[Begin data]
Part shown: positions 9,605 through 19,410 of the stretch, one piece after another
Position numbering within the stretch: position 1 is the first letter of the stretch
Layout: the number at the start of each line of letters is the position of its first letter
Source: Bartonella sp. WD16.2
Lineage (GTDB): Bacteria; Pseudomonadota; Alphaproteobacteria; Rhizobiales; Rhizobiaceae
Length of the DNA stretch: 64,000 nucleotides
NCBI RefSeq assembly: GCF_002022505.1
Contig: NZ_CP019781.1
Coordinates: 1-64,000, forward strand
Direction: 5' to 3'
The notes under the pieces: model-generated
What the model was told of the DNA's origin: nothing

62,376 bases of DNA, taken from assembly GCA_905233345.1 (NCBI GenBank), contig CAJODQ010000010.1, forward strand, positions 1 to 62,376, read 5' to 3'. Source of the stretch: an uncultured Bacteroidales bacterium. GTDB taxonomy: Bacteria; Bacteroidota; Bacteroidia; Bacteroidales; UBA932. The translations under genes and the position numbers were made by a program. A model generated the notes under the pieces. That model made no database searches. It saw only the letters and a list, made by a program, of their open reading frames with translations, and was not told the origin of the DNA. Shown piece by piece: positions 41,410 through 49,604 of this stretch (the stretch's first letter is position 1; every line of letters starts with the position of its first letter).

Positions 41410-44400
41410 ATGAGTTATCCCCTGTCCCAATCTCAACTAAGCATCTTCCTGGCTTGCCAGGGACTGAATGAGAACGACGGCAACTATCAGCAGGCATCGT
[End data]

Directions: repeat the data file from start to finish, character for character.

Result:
Part shown: positions 9,605 through 19,410 of the stretch, one piece after another
Position numbering within the stretch: position 1 is the first letter of the stretch
Layout: the number at the start of each line of letters is the position of its first letter
Source: Bartonella sp. WD16.2
Lineage (GTDB): Bacteria; Pseudomonadota; Alphaproteobacteria; Rhizobiales; Rhizobiaceae
Length of the DNA stretch: 64,000 nucleotides
NCBI RefSeq assembly: GCF_002022505.1
Contig: NZ_CP019781.1
Coordinates: 1-64,000, forward strand
Direction: 5' to 3'
The notes under the pieces: model-generated
What the model was told of the DNA's origin: nothing

62,376 bases of DNA, taken from assembly GCA_905233345.1 (NCBI GenBank), contig CAJODQ010000010.1, forward strand, positions 1 to 62,376, read 5' to 3'. Source of the stretch: an uncultured Bacteroidales bacterium. GTDB taxonomy: Bacteria; Bacteroidota; Bacteroidia; Bacteroidales; UBA932. The translations under genes and the position numbers were made by a program. A model generated the notes under the pieces. That model made no database searches. It saw only the letters and a list, made by a program, of their open reading frames with translations, and was not told the origin of the DNA. Shown piece by piece: positions 41,410 through 49,604 of this stretch (the stretch's first letter is position 1; every line of letters starts with the position of its first letter).

Positions 41410-44400
41410 ATGAGTTATCCCCTGTCCCAATCTCAACTAAGCATCTTCCTGGCTTGCCAGGGACTGAATGAGAACGACGGCAACTATCAGCAGGCATCGT